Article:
United States District Court, E.D. Michigan, Southern Division
ORDER DENYING PLAINTIFF'S MOTION FOR RECONSIDERATION (Doc. 27)
GEORGE CARAM STEEH, District Judge.
This federal civil rights lawsuit arose out of plaintiff Daniel Ericksen's claim that a search during a routine border stop at the international border crossing between the United States and Canada, which led to his arrest on misdemeanor drug charges, violated his constitutional rights. On July 1, 2015, this court granted defendants' motion to dismiss. Now before the court is plaintiff's motion to alter/amend judgment which this court has construed as a motion for reconsideration. Under Local Rule 7.1(h)(3), the court:
will not grant motions for rehearing or reconsideration that merely present the same issues ruled upon by the Court, either expressly or by reasonable implication. The movant must not only demonstrate a palpable defect by which the Court and the parties and other persons entitled to be heard on the motion have been misled but also show that correcting the defect will result in a different disposition of the case.
Id. Plaintiff has failed to meet his burden here.
In essence, plaintiff argues that the court failed to accept as true some of the allegations of the complaint, and did not sufficiently discuss the legal theories put forth in his response. The court finds his contentions to be without merit. The court accepted as true plaintiff's allegation that he was a turnaround motorist who had not crossed the border, but found that the border search exception nevertheless applied to him because he presented at an international border crossing, albeit by mistake. Plaintiff's argument that the court was required to accept as true his allegation that customs agents' requirement that turnaround motorists stop at an inspection booth is "unconstitutional" is incorrect, as the court is not required to accept as true allegations amounting to legal conclusions, only factual allegations. Plaintiff also complains that this court did not accept as true his allegation that customs agents stop turnaround motorists to verify citizenship or uncover evidence of general crimes which he alleges is an impermissible purpose. While the court did not explicitly discuss this allegation in its opinion, accepting these allegations as true would not alter the court's conclusion that the border search at issue here was constitutionally permissible, and that defendants are entitled to qualified immunity.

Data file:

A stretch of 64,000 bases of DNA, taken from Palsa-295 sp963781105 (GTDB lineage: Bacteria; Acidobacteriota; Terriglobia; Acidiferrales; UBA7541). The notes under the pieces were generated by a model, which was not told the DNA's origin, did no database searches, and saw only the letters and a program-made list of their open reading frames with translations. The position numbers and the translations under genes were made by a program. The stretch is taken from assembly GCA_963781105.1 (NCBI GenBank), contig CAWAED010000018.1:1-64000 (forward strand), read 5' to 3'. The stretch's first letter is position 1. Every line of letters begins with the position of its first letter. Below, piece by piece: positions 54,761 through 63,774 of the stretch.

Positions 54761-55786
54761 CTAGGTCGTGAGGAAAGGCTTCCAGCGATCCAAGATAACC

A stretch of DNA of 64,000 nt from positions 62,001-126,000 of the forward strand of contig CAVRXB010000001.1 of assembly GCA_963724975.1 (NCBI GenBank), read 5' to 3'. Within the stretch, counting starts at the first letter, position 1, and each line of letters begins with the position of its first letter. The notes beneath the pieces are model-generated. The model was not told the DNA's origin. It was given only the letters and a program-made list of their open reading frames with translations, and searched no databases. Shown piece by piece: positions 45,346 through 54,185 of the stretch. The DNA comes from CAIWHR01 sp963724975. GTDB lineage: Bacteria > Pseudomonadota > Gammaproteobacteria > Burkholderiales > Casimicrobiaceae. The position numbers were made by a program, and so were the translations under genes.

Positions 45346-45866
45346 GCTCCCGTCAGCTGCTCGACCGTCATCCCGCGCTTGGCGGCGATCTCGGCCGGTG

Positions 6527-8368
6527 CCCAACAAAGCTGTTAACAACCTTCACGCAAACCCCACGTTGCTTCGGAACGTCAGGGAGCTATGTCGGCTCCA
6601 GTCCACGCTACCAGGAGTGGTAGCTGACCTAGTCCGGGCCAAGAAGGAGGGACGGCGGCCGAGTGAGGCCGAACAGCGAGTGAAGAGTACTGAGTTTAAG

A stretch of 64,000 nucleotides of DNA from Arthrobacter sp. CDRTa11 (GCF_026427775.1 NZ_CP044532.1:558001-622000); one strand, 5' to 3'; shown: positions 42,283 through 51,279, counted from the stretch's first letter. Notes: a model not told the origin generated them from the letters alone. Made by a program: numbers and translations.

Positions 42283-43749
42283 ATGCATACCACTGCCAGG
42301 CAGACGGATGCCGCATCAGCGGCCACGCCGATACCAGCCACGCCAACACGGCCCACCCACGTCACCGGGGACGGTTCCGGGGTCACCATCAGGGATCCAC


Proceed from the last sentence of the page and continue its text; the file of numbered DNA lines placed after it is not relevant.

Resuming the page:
The court next considers plaintiff's complaint that the court failed to account for certain decisions by the Courts of Appeals and his request that the court more thoroughly discuss the case law cited in his response brief as reiterated in his motion for reconsideration. While the court's written opinion may not have specifically discussed each of the points raised in plaintiff's fifty-page response brief in great detail, the court carefully considered each of the arguments made and found them to be without merit. In addition, plaintiff's counsel presented his arguments orally at the hearing on defendants' motion to dismiss, and the court took all of his arguments into account in rendering its decision. The court is not required to delineate every reason for the decisions that it makes. The Supreme Court has noted that judges have wide discretion in whether to respond specifically or not to arguments made by the parties:
The appropriateness of brevity or length, conciseness or detail, when to write, what to say, depends upon circumstances. Sometimes a judicial opinion responds to every argument; sometimes it does not; sometimes a judge simply writes the word "granted" or "denied" on the face of a motion while relying upon context and the parties' prior arguments to make the reasons clear. The law leaves much, in this respect, to the judge's own professional judgment.
Rita v. United States,
551 U.S. 338, 356 (2007) (addressing the adequacy of district court explanations in sentencing proceedings). In this case, the court considered and found plaintiff's argument and precedent to be insufficient to defeat defendants' motion to dismiss. Having failed to show a palpable defect by which the court and the parties have been misled, or that correcting the defect ...